12 Beers of Christmas | Day 11 Prairie Artisan Ales The Beer That Saved Christmas
Prairie Artisan Ales The Beer That Saved Christmas
Something special is happening in Tulsa, Oklahoma. Prairie Artisan Ales, which was opened by brothers Chase and Colin Healy in 2012, has been quietly making some of the best farmhouse and barrel-aged beers in the country. Their mission, as stated on their Facebook page, “Is to create beers that go beyond the middle of the country to reach people around the world.” And they’ve clearly succeeded.
The Beer That Saved Christmas is the perfect representation of Prairie’s meteoric rise on the radar of beer geekdom. Rather than following the norm of the overly spiced Christmas varietals out there, The Beer That Saved Christmas takes a winter warmer-esque Old Ale and melds it perfectly with the barrel aging element that Prairie has perfected.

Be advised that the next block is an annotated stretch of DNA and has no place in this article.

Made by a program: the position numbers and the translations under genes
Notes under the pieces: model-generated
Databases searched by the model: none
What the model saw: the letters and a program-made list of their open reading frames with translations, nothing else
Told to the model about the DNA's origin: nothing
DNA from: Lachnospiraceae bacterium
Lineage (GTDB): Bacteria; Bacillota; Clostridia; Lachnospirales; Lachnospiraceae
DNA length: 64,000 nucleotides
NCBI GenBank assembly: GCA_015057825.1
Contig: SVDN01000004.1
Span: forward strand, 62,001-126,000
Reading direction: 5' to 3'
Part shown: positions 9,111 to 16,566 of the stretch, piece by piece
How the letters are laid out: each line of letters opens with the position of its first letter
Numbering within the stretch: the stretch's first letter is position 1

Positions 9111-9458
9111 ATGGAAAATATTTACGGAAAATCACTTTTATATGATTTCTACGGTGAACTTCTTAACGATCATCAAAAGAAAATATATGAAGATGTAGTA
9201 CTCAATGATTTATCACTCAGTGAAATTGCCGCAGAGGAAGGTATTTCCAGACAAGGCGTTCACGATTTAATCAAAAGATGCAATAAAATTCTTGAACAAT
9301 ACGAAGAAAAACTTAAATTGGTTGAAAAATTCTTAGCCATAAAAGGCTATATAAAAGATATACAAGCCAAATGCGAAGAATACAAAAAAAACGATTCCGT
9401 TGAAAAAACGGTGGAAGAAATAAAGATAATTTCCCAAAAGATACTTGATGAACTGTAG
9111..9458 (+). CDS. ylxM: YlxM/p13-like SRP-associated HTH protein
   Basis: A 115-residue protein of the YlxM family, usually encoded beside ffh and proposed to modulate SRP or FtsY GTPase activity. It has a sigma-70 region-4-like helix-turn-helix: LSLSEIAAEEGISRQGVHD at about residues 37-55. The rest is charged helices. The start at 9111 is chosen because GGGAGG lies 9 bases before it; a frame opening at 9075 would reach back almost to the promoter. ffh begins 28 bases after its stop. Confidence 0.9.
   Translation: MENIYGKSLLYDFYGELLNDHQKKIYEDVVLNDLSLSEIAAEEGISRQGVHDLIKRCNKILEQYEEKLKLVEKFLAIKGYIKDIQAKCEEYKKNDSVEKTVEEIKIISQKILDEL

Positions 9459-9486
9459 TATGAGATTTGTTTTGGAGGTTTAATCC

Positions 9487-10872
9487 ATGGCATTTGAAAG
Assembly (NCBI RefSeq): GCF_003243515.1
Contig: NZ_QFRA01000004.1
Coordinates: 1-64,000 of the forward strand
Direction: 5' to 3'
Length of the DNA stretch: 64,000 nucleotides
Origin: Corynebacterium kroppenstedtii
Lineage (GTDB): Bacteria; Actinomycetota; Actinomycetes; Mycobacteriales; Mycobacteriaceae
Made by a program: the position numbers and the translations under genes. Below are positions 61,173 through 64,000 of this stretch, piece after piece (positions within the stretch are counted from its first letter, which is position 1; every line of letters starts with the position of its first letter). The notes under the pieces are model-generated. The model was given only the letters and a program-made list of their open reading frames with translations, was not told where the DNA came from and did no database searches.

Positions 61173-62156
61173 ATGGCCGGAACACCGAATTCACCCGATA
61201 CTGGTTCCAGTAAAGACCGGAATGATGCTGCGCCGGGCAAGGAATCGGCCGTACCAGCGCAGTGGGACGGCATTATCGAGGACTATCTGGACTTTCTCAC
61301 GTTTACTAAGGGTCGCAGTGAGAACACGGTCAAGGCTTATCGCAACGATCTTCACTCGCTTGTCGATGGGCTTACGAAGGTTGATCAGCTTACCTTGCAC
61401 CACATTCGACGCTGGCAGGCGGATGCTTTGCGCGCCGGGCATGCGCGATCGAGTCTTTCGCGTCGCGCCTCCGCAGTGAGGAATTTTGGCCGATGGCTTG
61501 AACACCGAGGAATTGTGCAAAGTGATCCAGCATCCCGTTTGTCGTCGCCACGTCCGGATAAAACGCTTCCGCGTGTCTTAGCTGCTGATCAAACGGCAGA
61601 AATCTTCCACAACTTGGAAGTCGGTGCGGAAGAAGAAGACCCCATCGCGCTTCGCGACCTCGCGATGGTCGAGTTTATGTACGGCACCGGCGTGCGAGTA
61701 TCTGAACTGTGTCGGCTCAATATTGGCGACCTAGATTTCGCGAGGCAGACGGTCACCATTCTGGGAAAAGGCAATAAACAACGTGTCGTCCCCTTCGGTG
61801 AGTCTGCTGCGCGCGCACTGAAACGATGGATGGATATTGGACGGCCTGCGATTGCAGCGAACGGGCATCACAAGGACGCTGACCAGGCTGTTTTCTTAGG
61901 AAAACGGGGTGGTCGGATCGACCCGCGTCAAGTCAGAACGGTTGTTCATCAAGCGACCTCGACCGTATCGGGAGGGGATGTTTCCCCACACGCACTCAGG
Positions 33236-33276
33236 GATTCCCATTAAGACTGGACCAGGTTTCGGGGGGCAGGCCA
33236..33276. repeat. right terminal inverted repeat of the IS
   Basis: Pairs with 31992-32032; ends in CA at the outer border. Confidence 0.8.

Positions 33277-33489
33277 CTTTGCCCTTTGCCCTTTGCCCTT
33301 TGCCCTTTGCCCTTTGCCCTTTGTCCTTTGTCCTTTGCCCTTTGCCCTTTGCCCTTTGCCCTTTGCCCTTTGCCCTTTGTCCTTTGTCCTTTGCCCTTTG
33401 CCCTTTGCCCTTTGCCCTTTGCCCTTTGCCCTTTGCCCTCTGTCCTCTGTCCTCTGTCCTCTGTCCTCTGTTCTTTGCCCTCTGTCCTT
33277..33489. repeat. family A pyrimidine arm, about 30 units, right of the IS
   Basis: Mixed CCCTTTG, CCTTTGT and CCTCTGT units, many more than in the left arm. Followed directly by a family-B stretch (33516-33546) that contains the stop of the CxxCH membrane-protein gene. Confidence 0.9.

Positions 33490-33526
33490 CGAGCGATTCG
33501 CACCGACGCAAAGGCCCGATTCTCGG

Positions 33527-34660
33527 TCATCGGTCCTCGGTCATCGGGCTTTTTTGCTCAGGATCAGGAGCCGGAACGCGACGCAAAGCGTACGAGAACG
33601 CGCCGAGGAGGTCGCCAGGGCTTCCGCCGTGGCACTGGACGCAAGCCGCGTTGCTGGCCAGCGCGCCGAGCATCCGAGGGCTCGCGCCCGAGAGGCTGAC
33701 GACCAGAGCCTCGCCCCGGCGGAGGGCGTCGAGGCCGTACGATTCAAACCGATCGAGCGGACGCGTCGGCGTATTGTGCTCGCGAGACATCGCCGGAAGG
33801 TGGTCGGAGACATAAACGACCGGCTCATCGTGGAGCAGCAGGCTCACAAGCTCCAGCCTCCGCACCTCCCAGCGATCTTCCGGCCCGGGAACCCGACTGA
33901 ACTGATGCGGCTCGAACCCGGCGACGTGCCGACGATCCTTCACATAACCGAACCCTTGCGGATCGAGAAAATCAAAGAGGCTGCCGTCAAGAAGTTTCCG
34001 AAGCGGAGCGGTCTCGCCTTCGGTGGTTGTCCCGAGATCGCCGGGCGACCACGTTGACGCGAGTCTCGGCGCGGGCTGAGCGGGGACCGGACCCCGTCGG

The Old Ale base is similar to that of Great Divide’s Hibernation, with roasty chocolate and cherry notes. The oak barrel aging pairs well with those cherry notes to provide a slight tartness at the finish similar to that of New Belgium’s Frambozen.
This is a phenomenally complex beer that would serve as a tremendous accompaniment to Christmas dinner or desert. It rings in at 10% and the booziness is definitely a bit prevalent, but that might just be what you need when hanging around with the family for the holidays.
Luckily for Prairie, that family dynamic has worked for the two brothers Healy. Chase is the brains behind the brewing operation and his brother Colin helms the awesomely quirky labels, that help to further distinguish Prairie among the rest.
If you’re a fan of The Beer That Saved Christmas, also be sure to look out for Prairie’s Bomb, an imperial stout aged in coffee, cacao nibs, vanilla beans, and chilli peppers, as well as Prairie Gold a sour Golden Ale, and Prairie’s Puncheon, a farmhouse ale fermented in oak barrels.